Evolution of Recorded Music: The Rise of Orthophonic Recording

The evolution of recorded music has been, to this point, a series of incremental advances: cylinders, to 7 inch disks, to mass production. The next major point in this evolution, however, is pivotal and more than just slightly incremental: the transition from acoustic to orthophonic recording. Victor and Columbia, two major players in the music industry at the time, played instrumental roles in this transformation. In this installment, we delve into the intricacies of orthophonic recording, what it is, its advantages over the acoustic method, and the profound impact it had on the world of recorded music.

In the “acoustic recording” era, which includes everything prior to 1925, and many recordings up to 1927, musicians would gather around a large horn, which funneled sound waves directly onto a wax disc. The energy from these sound waves caused a stylus to etch grooves into the disc, capturing the music. While this method was revolutionary for its time, it had significant limitations. The range of frequencies it could capture was narrow, often missing the rich undertones and overtones of instruments and voices. Additionally, the volume was solely dependent on the proximity and loudness of the sound source to the horn, leading to an uneven and sometimes muffled recording. Musicians would literally take turns moving nearer to or further away from the horn, depending on which portions needed to be recorded more prevalently than the others.

Orthophonic recording, which means “correct sound,” was a leap forward in sound technology. Victor, with its “Victrola” and Columbia with its disc records, were at the forefront of this change which occurred around 1926. There were two major improvements to recording and playback at this time:

  • The advent of vacuum tube technology allowed for microphones to be used with volume control during the recording process, allowing for a much more clean and clear recording process. Indeed, entire orchestras could now be recorded at once.
  • Orthophonic improvements to the phonograph soundbox and an improved diaphragm for playback, allowing it to capture a broader range of frequencies. This meant recordings were richer, clearer, and truer to the original performance.

The new design of the soundbox, intricately shaped to focus on specific frequency ranges, was a breakthrough. The design was inspired by the natural physics of sound, enabling the system to resonate more harmoniously with the music. It was no longer just about capturing sound; it was about capturing the essence and emotion of the performance. This innovative design allowed for an even distribution of sound waves, ensuring a consistent recording quality across the board.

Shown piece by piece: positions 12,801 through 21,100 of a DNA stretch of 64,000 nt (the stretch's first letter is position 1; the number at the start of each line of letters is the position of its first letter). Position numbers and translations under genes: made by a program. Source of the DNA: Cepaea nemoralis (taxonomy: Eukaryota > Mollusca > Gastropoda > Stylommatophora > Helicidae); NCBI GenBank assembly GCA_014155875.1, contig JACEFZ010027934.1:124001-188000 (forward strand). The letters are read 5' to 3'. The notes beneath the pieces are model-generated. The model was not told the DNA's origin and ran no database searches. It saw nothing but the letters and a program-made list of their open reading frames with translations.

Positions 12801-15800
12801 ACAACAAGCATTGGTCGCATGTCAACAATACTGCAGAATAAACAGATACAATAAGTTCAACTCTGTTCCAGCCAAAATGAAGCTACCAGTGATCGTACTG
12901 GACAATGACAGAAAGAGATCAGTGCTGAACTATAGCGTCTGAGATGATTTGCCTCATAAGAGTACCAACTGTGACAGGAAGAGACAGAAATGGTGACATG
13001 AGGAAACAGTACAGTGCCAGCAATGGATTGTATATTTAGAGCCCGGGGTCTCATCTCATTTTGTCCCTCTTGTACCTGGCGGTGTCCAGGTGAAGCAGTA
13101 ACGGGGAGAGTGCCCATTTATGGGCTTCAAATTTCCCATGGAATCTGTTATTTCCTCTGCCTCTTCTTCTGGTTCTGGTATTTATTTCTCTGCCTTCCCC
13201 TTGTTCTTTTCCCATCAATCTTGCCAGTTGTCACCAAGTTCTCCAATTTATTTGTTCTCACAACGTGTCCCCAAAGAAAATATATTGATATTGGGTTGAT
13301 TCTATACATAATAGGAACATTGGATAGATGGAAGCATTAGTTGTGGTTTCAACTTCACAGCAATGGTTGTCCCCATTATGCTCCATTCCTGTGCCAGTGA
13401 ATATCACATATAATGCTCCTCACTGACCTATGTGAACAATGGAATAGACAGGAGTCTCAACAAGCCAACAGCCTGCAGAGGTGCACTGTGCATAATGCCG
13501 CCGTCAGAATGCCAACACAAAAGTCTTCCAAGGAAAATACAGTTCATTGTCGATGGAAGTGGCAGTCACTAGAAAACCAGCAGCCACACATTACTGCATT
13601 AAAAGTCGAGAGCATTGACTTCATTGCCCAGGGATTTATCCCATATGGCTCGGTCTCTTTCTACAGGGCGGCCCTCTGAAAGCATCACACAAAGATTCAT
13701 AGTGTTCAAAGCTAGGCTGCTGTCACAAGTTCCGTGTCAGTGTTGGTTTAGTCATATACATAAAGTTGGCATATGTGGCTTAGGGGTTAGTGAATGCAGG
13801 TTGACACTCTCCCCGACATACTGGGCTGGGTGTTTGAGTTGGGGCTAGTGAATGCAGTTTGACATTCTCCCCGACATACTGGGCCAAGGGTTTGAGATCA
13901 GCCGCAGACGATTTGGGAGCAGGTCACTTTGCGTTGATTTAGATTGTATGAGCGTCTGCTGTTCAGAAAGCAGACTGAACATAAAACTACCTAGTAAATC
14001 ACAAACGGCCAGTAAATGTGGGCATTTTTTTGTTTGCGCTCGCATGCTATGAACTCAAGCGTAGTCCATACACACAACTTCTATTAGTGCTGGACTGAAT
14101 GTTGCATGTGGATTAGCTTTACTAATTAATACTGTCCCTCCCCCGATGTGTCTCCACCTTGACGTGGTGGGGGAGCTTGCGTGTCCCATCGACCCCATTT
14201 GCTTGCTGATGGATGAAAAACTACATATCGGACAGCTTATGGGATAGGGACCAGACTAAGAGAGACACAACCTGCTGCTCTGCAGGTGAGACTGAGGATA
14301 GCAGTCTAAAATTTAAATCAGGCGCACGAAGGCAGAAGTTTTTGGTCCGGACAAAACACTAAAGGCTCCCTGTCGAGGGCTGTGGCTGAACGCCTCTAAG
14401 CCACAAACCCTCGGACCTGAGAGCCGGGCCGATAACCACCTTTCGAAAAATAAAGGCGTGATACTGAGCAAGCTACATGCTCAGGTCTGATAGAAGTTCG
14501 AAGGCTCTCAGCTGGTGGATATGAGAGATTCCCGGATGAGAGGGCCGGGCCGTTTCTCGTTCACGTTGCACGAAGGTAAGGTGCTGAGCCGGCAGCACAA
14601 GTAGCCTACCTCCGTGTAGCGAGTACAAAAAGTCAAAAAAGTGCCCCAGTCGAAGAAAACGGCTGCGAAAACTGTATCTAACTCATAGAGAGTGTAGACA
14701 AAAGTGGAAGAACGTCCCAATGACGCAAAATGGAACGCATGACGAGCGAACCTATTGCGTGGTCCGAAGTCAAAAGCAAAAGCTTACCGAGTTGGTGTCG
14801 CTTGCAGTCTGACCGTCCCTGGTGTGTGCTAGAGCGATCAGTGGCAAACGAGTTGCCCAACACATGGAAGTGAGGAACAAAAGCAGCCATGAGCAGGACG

Another significant enhancement was the introduction of the electrically-powered turntable. Before orthophonic recording, gramophones were powered manually, leading to inconsistent speeds and, subsequently, fluctuations in pitch. The electric turntable offered a consistent speed, ensuring that the music played back at the same pitch and tempo as it was recorded. This attention to detail, combined with the improved soundbox and diaphragm, made orthophonic recording a game-changer, setting a new industry standard.

The key advancement in orthophonic recording, however, was definitely the use of electronic amplification. Instead of relying solely on the natural energy of sound waves, microphones captured the sound, and amplifiers boosted their strength. This not only improved volume levels but also made it possible to capture subtler nuances of musical performances.

The advent of orthophonic recording was nothing short of transformative for the music industry. For the first time, listeners could experience a depth and clarity in recordings that closely mirrored live performances. This enhanced fidelity meant that artists could experiment more, leading to a richer tapestry of musical genres and styles.

Moreover, the improved sound quality made recorded music more accessible and enjoyable to a broader audience. People were more inclined to invest in gramophones and records, knowing they’d receive a premium listening experience. This surge in demand naturally benefitted companies like Victor and Columbia, solidifying their places as industry leaders.